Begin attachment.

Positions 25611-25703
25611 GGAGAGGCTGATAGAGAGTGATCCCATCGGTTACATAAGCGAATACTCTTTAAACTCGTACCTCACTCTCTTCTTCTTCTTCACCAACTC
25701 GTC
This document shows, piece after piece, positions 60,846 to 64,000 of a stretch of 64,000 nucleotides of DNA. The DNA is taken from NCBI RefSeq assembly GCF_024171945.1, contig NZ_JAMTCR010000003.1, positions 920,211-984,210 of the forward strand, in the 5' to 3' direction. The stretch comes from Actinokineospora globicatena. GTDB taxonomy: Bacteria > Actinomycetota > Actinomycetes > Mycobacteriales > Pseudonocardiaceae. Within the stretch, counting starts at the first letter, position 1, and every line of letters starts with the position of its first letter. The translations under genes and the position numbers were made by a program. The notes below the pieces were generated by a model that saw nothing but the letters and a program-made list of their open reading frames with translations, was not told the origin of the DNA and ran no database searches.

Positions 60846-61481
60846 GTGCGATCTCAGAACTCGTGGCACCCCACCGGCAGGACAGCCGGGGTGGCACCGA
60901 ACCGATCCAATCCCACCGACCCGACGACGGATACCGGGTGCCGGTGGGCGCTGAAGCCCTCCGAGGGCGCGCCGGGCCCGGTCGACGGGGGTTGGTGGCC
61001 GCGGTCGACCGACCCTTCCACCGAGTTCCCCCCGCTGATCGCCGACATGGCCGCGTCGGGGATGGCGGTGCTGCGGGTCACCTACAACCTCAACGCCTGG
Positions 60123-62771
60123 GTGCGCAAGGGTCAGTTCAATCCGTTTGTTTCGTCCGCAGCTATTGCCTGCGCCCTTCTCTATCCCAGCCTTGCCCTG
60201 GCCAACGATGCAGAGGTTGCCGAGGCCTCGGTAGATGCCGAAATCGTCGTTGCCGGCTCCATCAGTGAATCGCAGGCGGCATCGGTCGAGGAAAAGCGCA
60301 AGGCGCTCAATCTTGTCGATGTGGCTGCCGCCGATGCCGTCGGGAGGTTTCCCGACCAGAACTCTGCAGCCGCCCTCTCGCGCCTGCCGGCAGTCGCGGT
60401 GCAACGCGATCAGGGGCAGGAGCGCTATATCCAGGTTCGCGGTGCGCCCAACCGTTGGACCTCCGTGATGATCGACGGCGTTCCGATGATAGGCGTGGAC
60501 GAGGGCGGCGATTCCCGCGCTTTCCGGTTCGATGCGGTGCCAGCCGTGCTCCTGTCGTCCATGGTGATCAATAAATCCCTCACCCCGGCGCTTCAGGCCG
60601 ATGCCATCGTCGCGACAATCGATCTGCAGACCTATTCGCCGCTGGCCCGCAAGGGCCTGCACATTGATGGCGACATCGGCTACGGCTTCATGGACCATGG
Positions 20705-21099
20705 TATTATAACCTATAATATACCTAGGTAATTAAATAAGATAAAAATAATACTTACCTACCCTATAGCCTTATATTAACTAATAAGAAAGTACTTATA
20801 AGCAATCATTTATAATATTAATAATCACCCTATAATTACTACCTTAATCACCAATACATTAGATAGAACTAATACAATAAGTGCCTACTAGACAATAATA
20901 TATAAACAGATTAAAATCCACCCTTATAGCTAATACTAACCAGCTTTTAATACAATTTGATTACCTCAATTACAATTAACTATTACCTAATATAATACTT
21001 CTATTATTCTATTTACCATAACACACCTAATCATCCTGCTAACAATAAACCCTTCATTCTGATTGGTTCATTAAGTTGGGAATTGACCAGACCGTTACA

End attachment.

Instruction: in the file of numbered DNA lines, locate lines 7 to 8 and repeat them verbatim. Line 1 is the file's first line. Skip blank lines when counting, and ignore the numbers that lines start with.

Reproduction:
60901 ACCGATCCAATCCCACCGACCCGACGACGGATACCGGGTGCCGGTGGGCGCTGAAGCCCTCCGAGGGCGCGCCGGGCCCGGTCGACGGGGGTTGGTGGCC
61001 GCGGTCGACCGACCCTTCCACCGAGTTCCCCCCGCTGATCGCCGACATGGCCGCGTCGGGGATGGCGGTGCTGCGGGTCACCTACAACCTCAACGCCTGG